Introduction: A woman has premenstrual syndrome (PMS) if she complains of recurrent psychological and/or physical symptoms occurring during the luteal phase of the menstrual cycle, and often resolving by the end of menstruation. Symptom severity can vary between women. Premenstrual symptoms occur in 95% of women of reproductive age. Severe, debilitating symptoms occur in about 5% of those women. There is no consensus on how symptom severity should be assessed for PMS, which has led to the use of a wide variety of symptom scores and scales, thus making it difficult to synthesise data on treatment efficacy. The cyclical nature of the condition also makes it difficult to conduct RCTs.
Methods and outcomes: We conducted a systematic overview, aiming to answer the following clinical question: What are the effects of continuous hormonal treatments in women with premenstrual syndrome? We searched: Medline, Embase, The Cochrane Library, and other important databases up to April 2014 (Clinical Evidence overviews are updated periodically; please check our website for the most up-to-date version of this overview).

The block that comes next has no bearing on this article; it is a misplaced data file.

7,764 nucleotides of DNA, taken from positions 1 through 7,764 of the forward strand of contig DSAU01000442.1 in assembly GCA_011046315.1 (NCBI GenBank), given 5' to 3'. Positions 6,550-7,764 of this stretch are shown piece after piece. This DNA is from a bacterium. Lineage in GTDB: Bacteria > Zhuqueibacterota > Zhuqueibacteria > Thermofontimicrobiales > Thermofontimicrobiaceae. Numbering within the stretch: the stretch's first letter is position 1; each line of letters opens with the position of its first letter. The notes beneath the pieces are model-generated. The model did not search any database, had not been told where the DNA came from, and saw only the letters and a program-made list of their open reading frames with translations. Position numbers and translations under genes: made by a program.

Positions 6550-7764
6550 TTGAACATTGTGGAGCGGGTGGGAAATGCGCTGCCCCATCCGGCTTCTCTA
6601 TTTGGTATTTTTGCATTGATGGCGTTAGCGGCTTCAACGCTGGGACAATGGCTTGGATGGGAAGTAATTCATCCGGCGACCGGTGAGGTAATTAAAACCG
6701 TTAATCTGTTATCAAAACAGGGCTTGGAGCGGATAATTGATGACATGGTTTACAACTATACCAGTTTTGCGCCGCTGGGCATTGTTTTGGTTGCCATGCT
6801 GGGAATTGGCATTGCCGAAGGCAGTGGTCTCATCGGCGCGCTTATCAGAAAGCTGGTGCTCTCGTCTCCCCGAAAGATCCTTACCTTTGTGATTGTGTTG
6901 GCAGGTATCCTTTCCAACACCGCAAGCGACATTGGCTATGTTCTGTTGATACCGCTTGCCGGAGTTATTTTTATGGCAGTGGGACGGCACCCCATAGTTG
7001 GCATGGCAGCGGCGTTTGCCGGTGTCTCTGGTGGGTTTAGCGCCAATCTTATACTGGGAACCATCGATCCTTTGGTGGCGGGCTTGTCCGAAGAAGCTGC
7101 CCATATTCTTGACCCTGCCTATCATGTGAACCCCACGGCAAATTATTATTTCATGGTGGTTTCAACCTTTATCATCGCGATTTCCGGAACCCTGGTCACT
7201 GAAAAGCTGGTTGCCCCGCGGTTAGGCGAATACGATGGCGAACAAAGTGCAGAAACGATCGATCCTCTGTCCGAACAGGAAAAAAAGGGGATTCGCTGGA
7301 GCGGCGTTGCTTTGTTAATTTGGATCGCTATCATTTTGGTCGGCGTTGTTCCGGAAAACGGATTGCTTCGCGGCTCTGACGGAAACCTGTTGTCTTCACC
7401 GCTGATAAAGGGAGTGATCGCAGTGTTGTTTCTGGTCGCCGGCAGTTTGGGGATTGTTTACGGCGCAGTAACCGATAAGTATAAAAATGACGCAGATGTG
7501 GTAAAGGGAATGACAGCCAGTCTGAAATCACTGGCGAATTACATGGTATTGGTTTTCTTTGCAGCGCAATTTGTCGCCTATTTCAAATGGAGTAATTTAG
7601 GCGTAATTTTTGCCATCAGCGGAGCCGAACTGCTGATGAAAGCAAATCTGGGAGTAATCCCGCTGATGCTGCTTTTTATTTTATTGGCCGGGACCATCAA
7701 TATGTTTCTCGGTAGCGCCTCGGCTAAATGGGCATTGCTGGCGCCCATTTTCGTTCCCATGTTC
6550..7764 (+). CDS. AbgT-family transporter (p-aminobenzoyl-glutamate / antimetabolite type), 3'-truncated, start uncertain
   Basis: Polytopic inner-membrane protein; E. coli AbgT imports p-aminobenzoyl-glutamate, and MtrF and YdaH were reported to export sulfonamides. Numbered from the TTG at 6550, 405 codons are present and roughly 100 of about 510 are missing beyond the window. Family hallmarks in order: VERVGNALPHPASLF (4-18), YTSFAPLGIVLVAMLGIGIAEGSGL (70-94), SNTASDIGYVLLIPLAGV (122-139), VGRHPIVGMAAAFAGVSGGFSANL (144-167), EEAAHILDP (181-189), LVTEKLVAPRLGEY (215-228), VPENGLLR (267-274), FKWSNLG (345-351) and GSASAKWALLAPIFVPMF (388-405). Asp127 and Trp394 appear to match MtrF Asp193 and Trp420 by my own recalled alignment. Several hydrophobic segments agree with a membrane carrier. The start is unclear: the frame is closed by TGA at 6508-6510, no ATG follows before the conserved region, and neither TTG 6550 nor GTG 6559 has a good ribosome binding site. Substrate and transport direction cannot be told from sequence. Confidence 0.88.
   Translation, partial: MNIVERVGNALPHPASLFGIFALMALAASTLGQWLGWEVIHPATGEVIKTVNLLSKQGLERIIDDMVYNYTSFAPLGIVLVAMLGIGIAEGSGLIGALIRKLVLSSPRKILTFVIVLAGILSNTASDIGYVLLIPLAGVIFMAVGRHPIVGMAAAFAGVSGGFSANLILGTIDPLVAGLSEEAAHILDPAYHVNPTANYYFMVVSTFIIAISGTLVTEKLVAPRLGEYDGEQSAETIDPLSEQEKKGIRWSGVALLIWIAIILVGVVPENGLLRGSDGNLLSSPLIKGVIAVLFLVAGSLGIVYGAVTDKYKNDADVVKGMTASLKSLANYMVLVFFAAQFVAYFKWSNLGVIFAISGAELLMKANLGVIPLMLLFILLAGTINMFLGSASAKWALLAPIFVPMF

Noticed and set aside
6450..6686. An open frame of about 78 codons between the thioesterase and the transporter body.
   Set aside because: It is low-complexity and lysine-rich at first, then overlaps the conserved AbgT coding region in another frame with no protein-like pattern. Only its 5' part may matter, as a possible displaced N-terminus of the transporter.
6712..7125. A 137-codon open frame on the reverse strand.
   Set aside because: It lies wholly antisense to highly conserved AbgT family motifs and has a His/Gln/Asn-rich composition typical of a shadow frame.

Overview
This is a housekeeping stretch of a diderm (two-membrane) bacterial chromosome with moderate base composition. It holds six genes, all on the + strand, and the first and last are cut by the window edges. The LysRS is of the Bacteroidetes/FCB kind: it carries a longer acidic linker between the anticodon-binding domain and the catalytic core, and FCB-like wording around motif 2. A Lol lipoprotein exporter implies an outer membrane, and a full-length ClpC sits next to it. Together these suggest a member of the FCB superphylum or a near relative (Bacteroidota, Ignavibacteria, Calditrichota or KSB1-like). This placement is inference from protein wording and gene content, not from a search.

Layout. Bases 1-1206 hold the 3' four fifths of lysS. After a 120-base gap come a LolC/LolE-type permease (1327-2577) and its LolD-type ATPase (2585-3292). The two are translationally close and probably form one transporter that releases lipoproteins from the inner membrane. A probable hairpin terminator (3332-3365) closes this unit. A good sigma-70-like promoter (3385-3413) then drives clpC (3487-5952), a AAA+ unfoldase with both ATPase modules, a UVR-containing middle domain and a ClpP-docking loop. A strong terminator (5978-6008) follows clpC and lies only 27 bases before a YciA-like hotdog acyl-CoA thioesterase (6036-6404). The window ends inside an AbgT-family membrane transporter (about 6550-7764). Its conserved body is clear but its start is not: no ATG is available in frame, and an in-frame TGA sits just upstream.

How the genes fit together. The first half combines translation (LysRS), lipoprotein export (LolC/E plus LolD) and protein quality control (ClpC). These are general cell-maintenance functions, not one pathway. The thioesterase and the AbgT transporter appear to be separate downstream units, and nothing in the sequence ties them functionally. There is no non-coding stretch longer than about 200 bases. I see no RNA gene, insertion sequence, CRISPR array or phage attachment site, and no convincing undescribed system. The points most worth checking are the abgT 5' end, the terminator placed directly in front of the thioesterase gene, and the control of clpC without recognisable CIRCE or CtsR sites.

Results: At this update, searching of electronic databases retrieved 132 studies. After deduplication and removal of conference abstracts, 132 records were screened for inclusion in the overview. Appraisal of titles and abstracts led to the exclusion of 102 studies and the further review of 30 full publications. Of the 30 full articles evaluated, one systematic review and three RCTs were added to this overview. We performed a GRADE evaluation for three PICO combinations.
Conclusions: In this systematic overview, we categorised the efficacy for three interventions based on information relating to the effectiveness and safety of continuous combined oral contraceptives, continuous transdermal estradiol, and continuous subcutaneous estradiol implants.